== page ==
Food allergy is defined as an immune reaction to proteins in the food and can be immunoglobulin (Ig)E-mediated or non–IgE-mediated. IgE-mediated food allergy is a worldwide health problem that affects millions of persons and numerous aspects of a person’s life. Allergic reactions secondary to food ingestion are responsible for a variety of symptoms involving the skin, gastrointestinal tract, and respiratory tract. Prevalence rates are uncertain, but the incidence appears to have increased over the past three decades, primarily in countries with a Western lifestyle.
About 6% of children experience food allergic reactions in the first three years of life, including approximately 2.5% with cow’s milk allergy, 1.5% with egg allergy, and 1% with peanut allergy. Studies have shown that peanut allergy prevalence increased over the past decade. Most children tend to outgrow milk and egg allergies by school-age. In contrast, children with peanut, nut, or seafood allergy retain their allergy for life.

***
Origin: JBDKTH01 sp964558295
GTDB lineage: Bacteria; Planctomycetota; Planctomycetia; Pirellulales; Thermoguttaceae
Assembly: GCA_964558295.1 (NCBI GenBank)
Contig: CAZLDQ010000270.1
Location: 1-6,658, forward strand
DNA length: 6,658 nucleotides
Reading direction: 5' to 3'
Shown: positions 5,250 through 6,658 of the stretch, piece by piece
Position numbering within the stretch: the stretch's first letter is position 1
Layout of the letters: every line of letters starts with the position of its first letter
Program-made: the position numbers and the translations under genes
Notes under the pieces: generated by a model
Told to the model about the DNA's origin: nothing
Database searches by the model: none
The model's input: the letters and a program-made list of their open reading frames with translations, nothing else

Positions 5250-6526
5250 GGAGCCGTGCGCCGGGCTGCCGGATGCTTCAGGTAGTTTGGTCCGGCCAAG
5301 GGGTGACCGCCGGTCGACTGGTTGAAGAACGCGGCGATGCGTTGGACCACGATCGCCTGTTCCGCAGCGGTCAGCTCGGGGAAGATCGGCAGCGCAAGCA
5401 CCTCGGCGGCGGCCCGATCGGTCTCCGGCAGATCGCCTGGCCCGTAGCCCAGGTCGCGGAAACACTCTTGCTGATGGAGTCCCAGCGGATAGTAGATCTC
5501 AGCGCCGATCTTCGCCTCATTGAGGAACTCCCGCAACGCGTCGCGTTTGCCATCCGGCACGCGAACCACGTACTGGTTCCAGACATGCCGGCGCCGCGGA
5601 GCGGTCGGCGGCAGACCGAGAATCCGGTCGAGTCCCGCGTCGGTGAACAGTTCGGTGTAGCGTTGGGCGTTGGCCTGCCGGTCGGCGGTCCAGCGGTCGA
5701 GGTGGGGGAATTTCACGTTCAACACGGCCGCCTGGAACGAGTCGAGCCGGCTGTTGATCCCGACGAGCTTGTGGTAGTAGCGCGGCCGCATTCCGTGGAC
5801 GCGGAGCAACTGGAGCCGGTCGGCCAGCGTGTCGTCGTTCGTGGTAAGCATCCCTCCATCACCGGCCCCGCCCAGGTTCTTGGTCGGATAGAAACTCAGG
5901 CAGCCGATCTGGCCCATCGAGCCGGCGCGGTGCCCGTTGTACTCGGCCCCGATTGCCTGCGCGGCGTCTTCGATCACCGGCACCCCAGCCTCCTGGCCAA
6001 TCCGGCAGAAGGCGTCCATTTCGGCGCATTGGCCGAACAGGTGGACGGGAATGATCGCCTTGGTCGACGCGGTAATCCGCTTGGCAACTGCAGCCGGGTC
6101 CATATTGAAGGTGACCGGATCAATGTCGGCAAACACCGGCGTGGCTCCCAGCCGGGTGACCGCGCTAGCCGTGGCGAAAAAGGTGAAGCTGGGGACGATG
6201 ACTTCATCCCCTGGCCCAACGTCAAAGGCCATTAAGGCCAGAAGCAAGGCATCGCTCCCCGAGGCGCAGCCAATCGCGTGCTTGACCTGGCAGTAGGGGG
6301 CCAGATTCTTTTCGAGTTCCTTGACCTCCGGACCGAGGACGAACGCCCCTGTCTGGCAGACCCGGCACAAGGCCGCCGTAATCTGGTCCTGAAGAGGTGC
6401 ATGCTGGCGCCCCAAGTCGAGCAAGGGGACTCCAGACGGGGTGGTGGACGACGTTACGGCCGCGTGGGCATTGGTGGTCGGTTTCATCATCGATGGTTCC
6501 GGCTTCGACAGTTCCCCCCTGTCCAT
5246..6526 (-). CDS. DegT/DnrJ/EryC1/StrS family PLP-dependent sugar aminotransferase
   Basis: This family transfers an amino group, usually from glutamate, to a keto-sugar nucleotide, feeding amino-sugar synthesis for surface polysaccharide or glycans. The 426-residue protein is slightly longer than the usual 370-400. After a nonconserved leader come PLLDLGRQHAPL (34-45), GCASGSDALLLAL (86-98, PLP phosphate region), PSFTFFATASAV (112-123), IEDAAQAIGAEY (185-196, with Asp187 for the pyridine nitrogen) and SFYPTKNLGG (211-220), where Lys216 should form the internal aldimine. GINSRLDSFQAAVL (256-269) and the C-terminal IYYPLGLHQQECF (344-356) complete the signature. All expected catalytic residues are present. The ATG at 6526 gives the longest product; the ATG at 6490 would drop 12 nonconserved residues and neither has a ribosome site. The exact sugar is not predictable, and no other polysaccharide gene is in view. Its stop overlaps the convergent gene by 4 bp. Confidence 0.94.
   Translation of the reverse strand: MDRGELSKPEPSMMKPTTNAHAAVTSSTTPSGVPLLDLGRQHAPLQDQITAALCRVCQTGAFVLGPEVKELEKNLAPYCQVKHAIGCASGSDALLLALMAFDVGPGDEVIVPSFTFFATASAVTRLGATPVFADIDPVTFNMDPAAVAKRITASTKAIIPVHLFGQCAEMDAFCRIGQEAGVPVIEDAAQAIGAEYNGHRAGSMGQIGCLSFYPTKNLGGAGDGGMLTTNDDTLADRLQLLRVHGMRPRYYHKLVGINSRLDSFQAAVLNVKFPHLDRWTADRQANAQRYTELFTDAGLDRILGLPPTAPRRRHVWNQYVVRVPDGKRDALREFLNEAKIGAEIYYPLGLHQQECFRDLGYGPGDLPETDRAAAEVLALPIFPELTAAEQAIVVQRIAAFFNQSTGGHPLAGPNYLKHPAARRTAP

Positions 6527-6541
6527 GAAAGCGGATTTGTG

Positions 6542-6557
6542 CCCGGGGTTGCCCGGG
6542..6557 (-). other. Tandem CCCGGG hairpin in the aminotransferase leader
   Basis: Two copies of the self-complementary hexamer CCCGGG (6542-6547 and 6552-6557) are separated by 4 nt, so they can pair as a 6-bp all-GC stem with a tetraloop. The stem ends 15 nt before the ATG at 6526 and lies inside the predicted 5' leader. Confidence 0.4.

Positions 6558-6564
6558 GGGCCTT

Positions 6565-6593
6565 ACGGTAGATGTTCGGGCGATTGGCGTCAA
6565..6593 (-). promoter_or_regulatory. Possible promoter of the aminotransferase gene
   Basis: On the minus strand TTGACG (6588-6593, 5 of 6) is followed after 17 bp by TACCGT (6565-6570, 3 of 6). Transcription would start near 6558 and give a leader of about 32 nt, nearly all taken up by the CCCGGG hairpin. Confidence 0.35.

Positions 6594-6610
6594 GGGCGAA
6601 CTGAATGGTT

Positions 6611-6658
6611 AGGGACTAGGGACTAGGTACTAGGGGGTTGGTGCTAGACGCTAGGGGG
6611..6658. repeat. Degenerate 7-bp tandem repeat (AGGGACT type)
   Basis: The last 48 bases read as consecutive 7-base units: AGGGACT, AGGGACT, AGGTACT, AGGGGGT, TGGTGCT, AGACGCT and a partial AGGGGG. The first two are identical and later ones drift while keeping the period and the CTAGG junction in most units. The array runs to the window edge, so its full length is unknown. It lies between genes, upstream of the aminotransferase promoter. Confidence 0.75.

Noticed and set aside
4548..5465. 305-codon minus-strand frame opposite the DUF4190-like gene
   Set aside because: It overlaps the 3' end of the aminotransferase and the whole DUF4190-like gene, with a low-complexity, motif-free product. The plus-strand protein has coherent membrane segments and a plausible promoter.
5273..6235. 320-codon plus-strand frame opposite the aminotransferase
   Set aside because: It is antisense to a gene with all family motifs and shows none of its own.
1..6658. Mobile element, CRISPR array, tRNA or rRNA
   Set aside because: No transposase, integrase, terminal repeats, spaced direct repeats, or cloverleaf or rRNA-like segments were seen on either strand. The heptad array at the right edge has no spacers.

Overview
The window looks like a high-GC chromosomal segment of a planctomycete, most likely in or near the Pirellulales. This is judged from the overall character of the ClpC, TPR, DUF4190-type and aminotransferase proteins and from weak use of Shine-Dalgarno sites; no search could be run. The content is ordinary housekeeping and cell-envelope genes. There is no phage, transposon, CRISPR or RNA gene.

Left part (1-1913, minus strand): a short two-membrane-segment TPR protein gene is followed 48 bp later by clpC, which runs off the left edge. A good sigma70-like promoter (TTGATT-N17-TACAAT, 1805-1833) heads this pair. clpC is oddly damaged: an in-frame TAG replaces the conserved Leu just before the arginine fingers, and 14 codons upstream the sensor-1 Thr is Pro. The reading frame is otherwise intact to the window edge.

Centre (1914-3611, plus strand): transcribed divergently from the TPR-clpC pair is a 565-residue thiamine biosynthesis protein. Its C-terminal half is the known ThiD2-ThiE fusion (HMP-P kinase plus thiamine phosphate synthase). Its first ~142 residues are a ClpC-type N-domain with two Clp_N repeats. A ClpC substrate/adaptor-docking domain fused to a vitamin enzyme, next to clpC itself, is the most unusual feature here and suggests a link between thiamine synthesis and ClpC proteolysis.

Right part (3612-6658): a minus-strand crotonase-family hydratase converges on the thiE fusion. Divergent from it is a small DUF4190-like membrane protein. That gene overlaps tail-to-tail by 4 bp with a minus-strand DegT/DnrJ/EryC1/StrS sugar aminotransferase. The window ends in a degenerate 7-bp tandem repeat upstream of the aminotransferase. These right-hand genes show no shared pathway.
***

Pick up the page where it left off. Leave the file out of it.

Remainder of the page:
In predisposed persons exposed to certain allergens, IgE antibodies specific for food are formed that bind to basophils, macrophages, mast cells, and dendritic cells on Fc epsilon receptors. Once food allergens enter the mucosal barriers and reach cell-bound IgE antibodies, these mediators are released and cause smooth muscle to contract, vasodilation, and mucus secretion, which result in symptoms of immediate hypersensitivity (allergy). Activated mast cells and macrophages that attract and activate eosinophils and lymphocytes release cytokines. This leads to prolonged inflammation, affecting the skin (flushing, angioedema, or urticaria), respiratory tract (rhinorrhea, nasal pruritus with nasal congestion, sneezing, dyspnea, laryngeal edema, wheezing), gastrointestinal tract (nausea, oral pruritus, vomiting, angioedema, abdominal pain, diarrhea), and cardiovascular system (hypotension, loss of consciousness, dysrhythmias) as per the Nelson Textbook of Pediatrics.